In this episode of iTalk With Tuohy, Mike Pavlak talks about the progress of open source on IBM i and some of the major game changers.
Paul Tuohy: Hi everybody and welcome to another iTalk with Tuohy. My guest today is the right honorable Michael Pavlak. Mike, how are you?
Mike Pavlak: Hi. I'm well, Paul. How are you?
Paul: I'm good. In these strange times, I'm good. So when we were chatting just beforehand, Mike, isn't it—I'm—I'm still sort of thinking maybe I've missed on in between but the last time I did an iTalk with you was 2016.
Mike: That sounds about right.
Paul: Yeah. It does not seem that long, but obviously a lot has happened since then. So back in 2016 Mike if I remember correctly, you were—you were working with Zend. I know you've worked with another company in between and you're now with—working with Profound. Correct?
Mike: I am. I am. It's been an interesting ride getting here but I'm—I'm definitely enjoying the ride with Profound. I'm over there as—as you know technical presales so I get to do—I'm learning a lot about the products, which are just amazing, and building demos and examples and I'm working with customers, which is really what I love doing. As you and I have kind of met over the years at various Summit conferences—
Mike: It's all about—it's all about working with people. I just love that stuff.
Paul: So Mike, I think it's—I think it's fair to say that you are probably at least one of the earliest open source people on IBM i, if not the original open source person on IBM i.
Mike: Definitely not the original but—but—but yeah, I was one of the handful.
Paul: Okay and you were def-okay-okay look. Maybe not one of the originals but definitely one of the earliest evangelists of it, as being out there speaking to people and convincing—convincing people myself and Jon [Paris] and Susan [Gantner] and other people that this open source was a good thing and not a bad and terrible thing.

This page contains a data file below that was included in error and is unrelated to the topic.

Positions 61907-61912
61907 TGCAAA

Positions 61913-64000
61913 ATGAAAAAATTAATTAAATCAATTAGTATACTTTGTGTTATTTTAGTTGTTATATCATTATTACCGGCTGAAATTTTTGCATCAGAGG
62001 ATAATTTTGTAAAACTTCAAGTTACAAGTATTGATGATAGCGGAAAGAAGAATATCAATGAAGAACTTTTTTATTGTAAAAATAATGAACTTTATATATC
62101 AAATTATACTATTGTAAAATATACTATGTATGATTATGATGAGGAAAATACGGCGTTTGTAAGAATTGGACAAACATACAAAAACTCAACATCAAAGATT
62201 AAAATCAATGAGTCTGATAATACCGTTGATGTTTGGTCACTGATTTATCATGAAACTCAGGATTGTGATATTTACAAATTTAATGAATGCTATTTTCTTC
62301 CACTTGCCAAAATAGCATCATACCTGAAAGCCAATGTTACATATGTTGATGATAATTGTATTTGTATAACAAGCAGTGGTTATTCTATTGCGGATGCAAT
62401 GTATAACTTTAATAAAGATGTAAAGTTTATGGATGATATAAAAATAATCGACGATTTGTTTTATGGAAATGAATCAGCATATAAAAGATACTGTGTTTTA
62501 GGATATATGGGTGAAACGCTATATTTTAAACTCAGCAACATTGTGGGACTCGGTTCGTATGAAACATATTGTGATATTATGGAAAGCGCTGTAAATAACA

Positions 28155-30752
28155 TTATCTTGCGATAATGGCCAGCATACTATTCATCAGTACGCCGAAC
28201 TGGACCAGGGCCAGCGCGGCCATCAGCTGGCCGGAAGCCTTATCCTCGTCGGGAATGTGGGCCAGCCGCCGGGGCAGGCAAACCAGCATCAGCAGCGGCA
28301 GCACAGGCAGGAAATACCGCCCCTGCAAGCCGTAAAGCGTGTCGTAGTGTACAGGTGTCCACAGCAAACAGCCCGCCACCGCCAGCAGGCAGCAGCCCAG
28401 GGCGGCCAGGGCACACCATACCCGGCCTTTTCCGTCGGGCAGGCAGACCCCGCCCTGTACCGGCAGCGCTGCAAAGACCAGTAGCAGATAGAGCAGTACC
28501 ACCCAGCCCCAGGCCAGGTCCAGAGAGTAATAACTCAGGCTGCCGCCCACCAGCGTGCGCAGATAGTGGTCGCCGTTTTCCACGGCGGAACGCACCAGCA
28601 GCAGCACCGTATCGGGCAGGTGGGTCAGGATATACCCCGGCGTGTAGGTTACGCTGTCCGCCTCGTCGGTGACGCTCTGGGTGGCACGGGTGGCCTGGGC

Mike: And—and—and convincing Steve Will. I mean because I—I was—I was on the advisory council which—I know you're on the advisory council in Europe and I was on the advisory council in the states back in 2004-2005 and you know—we had made the transition from Mike Smith to Steve Will as software chief architect and—and Steve Will was like—he needed to understand this open source thing. So yeah, it's been—it's been fun being an advocate in this community.
Paul: Okay well so open source then: I mean since 2016 fair to say it hasn't really changed that much Mike?
Mike: Yeah, right [laughs].
Mike: Much like politics in the United States. Nothing new is going on here [laughs]. 2016 rings a bell. Anyway—let's not go there.
Mike: We want to keep this conversation light. The—yeah I mean the—the—the—at a macro level in the IBM i space, Tim Rowe's team had deployed open source via the—a licensed program. It was 5733-OPS and that was kind of you know burning bright back then. And one of the things that you know I was certainly kind of you know herding the cats on is some issues within the open-source space—you know it was kind of like Christopher Walken and the cowbell. We were going back to Steve Will saying "we need more open source. We can't get it fast enough. I need more." And Steve Will you know had just recently I think or not too long after that minted Jesse Gorzinski as the business architect for open source, and one of Jesse's first big projects was "okay, Jesse." You know Steve Will told him: "go figure out a way to distribute open source faster than we're doing it." And that I think began the work that he and Kevin Adler and I'm sure several other people in IBM Rochester you know brought the RPM distribution model—early open source package management features that are available through ACS and all the YUM updates and that sort of stuff that's—that's available today in the PASE environment.
Paul: So—so I mean obviously the thing of the distribution has been a big thing, because I mean that was one of the killers I remember in the early days when things like Python and then Node and that were becoming available—having to do that through licensed product was a little of—well more than a bit of a pain, okay? And as you know Mike I only have dabbled with open source; I'm far from being an expert in any of it. But so apart from that, the distribution side of it, is there any other one big thing that you look at in the open source world and you sort of say yeah, this was another sort of game changer for open source on IBM i?